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​​​​​​Step #1- If you are using fired casings, size and de-prime the casings as you would if you were going to reload them.  If you don’t reload shame on you but de-priming the brass can be accomplished with a 1/16” pin punch, a hammer, and a block of wood with a ¼” hole drilled in it.

First, align the case to be de-primed squarely on the block of wood with the base of the case against the wood and the primer located over the hole.

Next, insert the pin-punch into the mouth of the case putting the pin through the flash-hole. 
Then, remove the spent primer by tapping on the punch with the hammer; this shouldn’t take much force.

Step#2- Fill the primer pocket with a small dab of caulk; smooth the caulk with your finger so it is preferably flush with the base of the case; slightly mounded is Okay.  Allow the caulk to thoroughly dry with the case oriented mouth down; this usually takes about 48 hours for the caulk to fully cure.  Done.

How to make your own snap-caps
By Tim Siewert

Practice, practice, and practice some more!  Practice makes perfect.  These sayings and more are very applicable to the use of guns regardless of the application; among other things.  Yet, to effectively practice and maintain a degree of proficiency with firearms, one must expend significant quantities of ammunition.  This does become quite costly.  But be of good cheer, like I am fond of saying, “there are no problems; only undiscovered solutions.” 

The solution to this dilemma is referred to by Marines as “dry firing”; also referred to as “dry practice” by others.  Dry firing is practicing, going through all the motions of shooting, with no ammunition in your gun.  Whenever handling firearms, all four safety rules should be strictly adhered to (see “Defensive Handgun 101” part #1).

But, like many things in life, there is a caveat.  Repeatedly dry-firing any weapon on an empty chamber is not advisable.  The number one casualty of this practice is broken firing pins.  To mitigate this eventual possibility, all one needs to do is use what are referred to as “snap-caps” instead of live ammunition.  Snap-caps are made of plastic; are the exact same size as live ammunition; and have a spring-loaded, hard-plastic button where the primer would be.  This button is designed to absorb the blow from the firing-pin strike which eliminates the over-travel of the firing pin; this over-travel of the firing pin is the cause of broken firing pins due to repeated dry firing.  Use of snap-caps during dry firing also eliminates another condition which may occur; excessive enlargement of the firing pin hole in the bolt face.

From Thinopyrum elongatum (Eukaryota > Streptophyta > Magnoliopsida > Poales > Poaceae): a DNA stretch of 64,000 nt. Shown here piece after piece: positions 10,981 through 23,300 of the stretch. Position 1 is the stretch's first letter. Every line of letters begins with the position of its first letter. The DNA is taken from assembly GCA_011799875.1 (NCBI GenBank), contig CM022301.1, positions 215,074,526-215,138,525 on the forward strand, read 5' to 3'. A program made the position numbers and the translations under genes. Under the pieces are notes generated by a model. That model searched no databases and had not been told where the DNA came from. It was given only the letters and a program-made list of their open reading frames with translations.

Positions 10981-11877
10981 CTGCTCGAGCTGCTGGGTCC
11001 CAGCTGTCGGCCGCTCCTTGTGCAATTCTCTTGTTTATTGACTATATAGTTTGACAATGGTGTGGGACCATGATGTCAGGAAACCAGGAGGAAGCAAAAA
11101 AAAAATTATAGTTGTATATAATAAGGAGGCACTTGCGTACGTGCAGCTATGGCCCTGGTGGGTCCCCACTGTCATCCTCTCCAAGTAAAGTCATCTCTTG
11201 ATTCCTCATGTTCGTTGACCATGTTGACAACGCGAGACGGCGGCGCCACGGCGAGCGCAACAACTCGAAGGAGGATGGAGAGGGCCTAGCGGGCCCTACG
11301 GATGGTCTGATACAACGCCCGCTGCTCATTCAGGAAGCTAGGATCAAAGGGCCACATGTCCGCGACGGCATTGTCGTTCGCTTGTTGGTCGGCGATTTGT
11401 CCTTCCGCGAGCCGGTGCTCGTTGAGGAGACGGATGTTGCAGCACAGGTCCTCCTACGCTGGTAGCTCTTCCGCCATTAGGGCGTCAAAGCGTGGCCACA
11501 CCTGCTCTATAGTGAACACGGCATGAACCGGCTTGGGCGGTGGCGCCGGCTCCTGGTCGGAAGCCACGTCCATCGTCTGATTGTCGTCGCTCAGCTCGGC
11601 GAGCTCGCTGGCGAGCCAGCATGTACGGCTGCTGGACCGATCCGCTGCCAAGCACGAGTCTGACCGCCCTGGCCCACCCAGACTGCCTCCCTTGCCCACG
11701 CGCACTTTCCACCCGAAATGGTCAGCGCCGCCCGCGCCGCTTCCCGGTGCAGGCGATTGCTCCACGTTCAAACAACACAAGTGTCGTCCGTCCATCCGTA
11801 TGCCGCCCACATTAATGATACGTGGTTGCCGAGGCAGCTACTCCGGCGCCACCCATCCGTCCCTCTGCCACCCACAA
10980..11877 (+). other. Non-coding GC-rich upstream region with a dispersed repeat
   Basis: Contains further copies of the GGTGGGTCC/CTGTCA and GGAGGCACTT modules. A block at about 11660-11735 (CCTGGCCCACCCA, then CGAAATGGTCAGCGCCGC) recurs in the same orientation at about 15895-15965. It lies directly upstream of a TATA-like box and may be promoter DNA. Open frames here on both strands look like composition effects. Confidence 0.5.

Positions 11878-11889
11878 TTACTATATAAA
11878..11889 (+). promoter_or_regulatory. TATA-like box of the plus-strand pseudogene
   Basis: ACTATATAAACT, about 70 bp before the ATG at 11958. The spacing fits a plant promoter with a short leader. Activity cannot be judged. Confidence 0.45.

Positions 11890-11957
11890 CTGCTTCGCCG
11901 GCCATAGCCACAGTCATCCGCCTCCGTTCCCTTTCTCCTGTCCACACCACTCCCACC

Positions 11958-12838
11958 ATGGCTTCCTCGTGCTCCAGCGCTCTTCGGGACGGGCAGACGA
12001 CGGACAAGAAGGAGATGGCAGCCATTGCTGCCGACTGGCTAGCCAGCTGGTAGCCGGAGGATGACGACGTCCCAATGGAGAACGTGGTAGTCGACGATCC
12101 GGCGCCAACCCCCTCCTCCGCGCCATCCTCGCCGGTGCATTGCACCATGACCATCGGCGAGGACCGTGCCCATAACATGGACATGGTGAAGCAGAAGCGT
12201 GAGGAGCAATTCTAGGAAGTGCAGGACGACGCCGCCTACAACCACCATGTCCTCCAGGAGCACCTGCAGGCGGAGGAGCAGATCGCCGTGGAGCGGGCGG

Snap-caps aren’t very expensive but they aren’t free either; about ten dollars for a pair.  Unless you are practicing with a revolver, a pair is sufficient.  Unfortunately, snap-caps are only available in the most common of calibers.  If you own a gun in a caliber other than one of these, and you want to dry-fire practice with that particular gun, you are back to the original dilemma.  Once again, there is a solution; make your own snap-caps.  This solution is also for those who are really cheap; like me.

One only needs a few things to make your own snap-caps in any caliber imaginable.  First, you need some empty brass casings; fired will do but you can also use new.  Next, you need some caulk; rubber butyl or 100% silicon works the best because of their greater elasticity and adhesive properties.  If you don’t plan on making a great quantity of snap-caps or using a lot of caulk period, very small tubes are available; this will decrease the cost of your home-made snap-caps.  Possibly some of your friends may want some as well.




​If you are using fired cases and you don’t reload, sizing is not mandatory.  Sizing the cases for this only aids extraction of your homemade snap-cap.  Extraction of your home-made snap-caps may be difficult if the brass you are using was not fired in the gun you will be using the snap-caps in.  Whether you reload or not, I do recommend using clean cases for your snap-caps.  Dirt and powder fouling on the outside of the cases will score the chamber of your firearm.

If you do reload and want to go all-out, seat a bullet in the case as well; this is called a “dummy” round. Again, this is not necessary but if you plan on using these to practice functioning out of a magazine, they will chamber much easier.

So, there you have it, your own home-made practice snap-caps.  Practice on Garth!

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